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G(r)ood Testing 12- knowledge of plane crashes can help to prevent IT disasters

  • 18/02/2015
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  • Posted by Derk-Jan de Grood
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Last month I talked about Risk prevention. In my previous column G(r)ood Testing 11- Explosive software – when risks do count, I explained the Failure Mode Effect Analysis (FMEA) in the Petro-Chemical industry. I state that in chemical plants risks do count and that their impact can be quite disastrous. No one likes chemical plants to explode. This month I would like to discuses some other disasters, which need to be avoided also.

I know many testers are interested in airplane disasters. Lee Copeland, for example can tell in an entertaining way about what happened in the hours before flight so and so ended prematurely. I also meet colleagues who can dish up details from the NASA report that was written on the occasion of the crashed space shuttles Challenger and Columbia. Another favorite topic of conversation in testers circles is the ‘Ariane rocket’. For example, read “A bug and a Crash” by James Gleick or watch the video.

Quality ambassadors like to look at failure cases
It is not surprising that we, as quality ambassadors, like to look at those failure cases. It helps us to define our goal and defines what we fight for on a daily basis: preventing IT disasters from happening. Perhaps it also offers consolation. When a defect occurs in production, we can soothe ourselves with the thought that even the big guys like NASA make mistakes.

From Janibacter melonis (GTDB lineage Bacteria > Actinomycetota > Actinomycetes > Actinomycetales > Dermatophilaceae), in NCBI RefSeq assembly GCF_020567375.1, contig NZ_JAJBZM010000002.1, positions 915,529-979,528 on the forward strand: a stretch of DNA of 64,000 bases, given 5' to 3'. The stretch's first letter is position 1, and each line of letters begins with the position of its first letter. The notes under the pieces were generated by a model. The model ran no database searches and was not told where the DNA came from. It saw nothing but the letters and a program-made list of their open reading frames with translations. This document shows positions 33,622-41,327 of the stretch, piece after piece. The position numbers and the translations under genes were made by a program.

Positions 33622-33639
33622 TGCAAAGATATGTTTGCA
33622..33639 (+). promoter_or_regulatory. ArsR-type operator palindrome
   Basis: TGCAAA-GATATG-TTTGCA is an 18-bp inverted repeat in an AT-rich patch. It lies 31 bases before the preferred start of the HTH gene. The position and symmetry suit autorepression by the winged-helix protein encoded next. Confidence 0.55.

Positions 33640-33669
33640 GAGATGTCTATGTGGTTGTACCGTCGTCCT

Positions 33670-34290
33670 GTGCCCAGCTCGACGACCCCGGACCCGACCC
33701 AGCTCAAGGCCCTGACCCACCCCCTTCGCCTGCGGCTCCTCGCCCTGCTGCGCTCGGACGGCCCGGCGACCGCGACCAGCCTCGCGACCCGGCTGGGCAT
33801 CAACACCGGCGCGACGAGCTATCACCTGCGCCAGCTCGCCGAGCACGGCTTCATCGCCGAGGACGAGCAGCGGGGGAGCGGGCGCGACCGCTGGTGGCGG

But I think, most testers like to read about flight and space disasters because it is instructive. Unlike in the average software projects, when a plane crashes, extensive research is done to understand the causes. The lesson, Lee Copeland told me once, that can be drawn from these researches is: almost all disasters occur through an accumulation of several small mistakes. Only a few accidents have a single cause. Disasters are often caused by an unfortunate combination of factors.

From airline disaster to network testing
Last year I had an experience that made me aware that this knowledge is also valuable within our average test projects. With a group of colleagues I was asked to do some Wi-Fi network testing. We did this pretty ad-hoc: some testers walked through and around the building to gauge the network strength, others had fired up a load generator and were measuring the network capacity, whereas a third group thought it would be fun to spoof the network. Spoofing is a technique in which the connection is taken over by another network which presents itself as the trusted network, e.g. in order to secretly retrieve user data.

We all did find some anomalies and recorded them as bug.  During the debriefing, we reported the results of our tests to the business stakeholder. All findings were legitimate and accepted by the receiving party, who simply nodded and agreed.

But then something wonderful happened